Property ownership is widely regarded as the first step towards securing a personal legacy - and the first step is usually the toughest.
You might suspect that becoming a homeowner is not quite as easy for you as it may have seemed for previous generations - or perhaps you've just accepted one of the many myths of homeownership.
In truth, banks are more eager to lend now than ever. Interest rates were astronomical before the turn of the millennium, and with the exception of a slight bump following the sub-prime mortgage crisis in 2007, bank lending rates are now at their lowest point in history.
You might already have some financial obligations - perhaps a student loan, a car loan, utility bills, credit card bills, alimony, or child support payments - and in light of all that, purchasing a home may seem like a far-fetched fantasy.
Apart from a burning desire to be the owner of your own home, all you really need to get started on your journey towards homeownership is a sense of financial responsibility, a steady income, some cash in the bank - and perhaps some guidance along the way.
Be financially responsible
Banks, like all businesses, operate (perhaps coldly) along logical lines - simply put, banks invest in people who are seen as being able to repay them.
For a bank to consider approving a loan, the borrower should demonstrate some fiscal responsibility to seem like a safe investment - and the way banks discern that a borrower is a viable investment is an exact science honed by centuries of data.
A history of continuous employment and timely bill payments, coupled with a savings account increasing in size over the span of many years, results in a credit rating indicating a high degree of certainty that an investment will turn a profit in interest for the bank. CTOS outlines five ways of improving your credit score and managing debt.
Keep your payments timely, maintain a job, and save some money - banks will be more likely to see your intended purchase of a home as a safe investment and approve your loan.
Plan your finances
If you think you are creditworthy, the bank will need a down-payment as final proof for a loan. A downpayment serves to prove that the borrower is able to raise sufficient funds for long-term investment and helps to protect banks from the risk of a borrower failing to repay a loan.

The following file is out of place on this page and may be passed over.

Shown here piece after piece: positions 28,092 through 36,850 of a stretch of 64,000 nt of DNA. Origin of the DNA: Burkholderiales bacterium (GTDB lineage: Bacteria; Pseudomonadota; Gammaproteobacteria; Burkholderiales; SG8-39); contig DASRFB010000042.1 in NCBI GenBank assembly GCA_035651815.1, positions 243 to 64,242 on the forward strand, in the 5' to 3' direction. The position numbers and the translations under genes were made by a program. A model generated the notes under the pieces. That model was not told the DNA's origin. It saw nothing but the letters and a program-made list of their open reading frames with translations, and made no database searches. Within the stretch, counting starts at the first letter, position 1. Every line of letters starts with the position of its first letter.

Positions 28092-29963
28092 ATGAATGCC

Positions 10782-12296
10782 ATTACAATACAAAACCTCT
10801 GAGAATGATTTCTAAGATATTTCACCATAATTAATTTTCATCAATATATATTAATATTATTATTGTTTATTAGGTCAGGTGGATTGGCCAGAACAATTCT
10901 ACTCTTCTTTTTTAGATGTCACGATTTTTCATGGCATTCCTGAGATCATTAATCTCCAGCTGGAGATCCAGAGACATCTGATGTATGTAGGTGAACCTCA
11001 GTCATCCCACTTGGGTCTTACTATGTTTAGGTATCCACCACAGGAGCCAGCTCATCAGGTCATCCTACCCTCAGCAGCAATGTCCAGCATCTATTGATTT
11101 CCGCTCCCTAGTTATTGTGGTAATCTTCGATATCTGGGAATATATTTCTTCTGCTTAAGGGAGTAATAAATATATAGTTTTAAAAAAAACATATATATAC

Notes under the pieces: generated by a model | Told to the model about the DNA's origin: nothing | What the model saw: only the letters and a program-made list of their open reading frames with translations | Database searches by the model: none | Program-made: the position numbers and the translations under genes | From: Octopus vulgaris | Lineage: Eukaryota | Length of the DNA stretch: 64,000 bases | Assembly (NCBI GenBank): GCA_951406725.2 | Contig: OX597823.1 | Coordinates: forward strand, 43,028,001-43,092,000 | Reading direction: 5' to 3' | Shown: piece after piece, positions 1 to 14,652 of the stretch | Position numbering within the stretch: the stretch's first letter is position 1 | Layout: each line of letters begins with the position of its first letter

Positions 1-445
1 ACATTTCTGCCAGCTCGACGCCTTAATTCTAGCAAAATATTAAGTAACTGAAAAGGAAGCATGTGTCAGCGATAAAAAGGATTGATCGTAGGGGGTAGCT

Even though the down-payment typically represents just a fraction of a housing loan's value, it is the largest single payment that will come up in your journey towards homeownership.
Discern between needs and wants, and put your money away whenever possible to save for a downpayment - having that necessary cash in the bank is absolutely essential to becoming a homeowner. Read about avenues of securing that downpayment here.
Take advantage of homeownership campaigns
Governments around the world get nervous at the prospect of an entire generation being unable to own property - so they tend to do what they can to facilitate homeownership.
Owning a home doesn't just feel great - sure, you can drill holes in the walls and decorate as you like - but owning real estate also protects an individual from poverty.
Real estate can be sold and converted to cash when needed, and since property generally increases in value over time, you will likely end up with more cash than you initially put into purchasing your home.
A society largely composed of homeowners is well insulated from financial tides - which is why governments around the world have designed initiatives to help people become homeowners.
The 2019 Home Ownership Campaign (HOC), announced by Finance Minister YB Lim Guan Eng during the tabling of Budget 2019, is an example of a federal campaign aimed at making the dream of homeownership more attainable.
While the HOC entails exemptions of the stamp duty fees that are ordinarily payable when purchasing a home, commercial property developers have also created various initiatives (such as rent-to-own schemes, discounts, and rebates) aimed at making their offerings more attractive to buyers.
Shop around for the optimal combination of incentives, check your eligibility for participation in the various homeownership initiatives available - and take advantage of them.
Pick the right place for you
That old adage "Location, location, location" still applies. One other thing you could do to increase your chances of homeownership is to pick the right location.
Keeping in mind the basic economic rules of supply, demand, and price elasticity, you could get ahead of the curve to find a location and price that suits you.
Properties in urban centres command the highest prices simply because everyone seems to want them and there is little space left for supply to match the demand.
With less land available and more people living in urban centres, homes in suburban or rural areas are typically larger and priced considerably lower.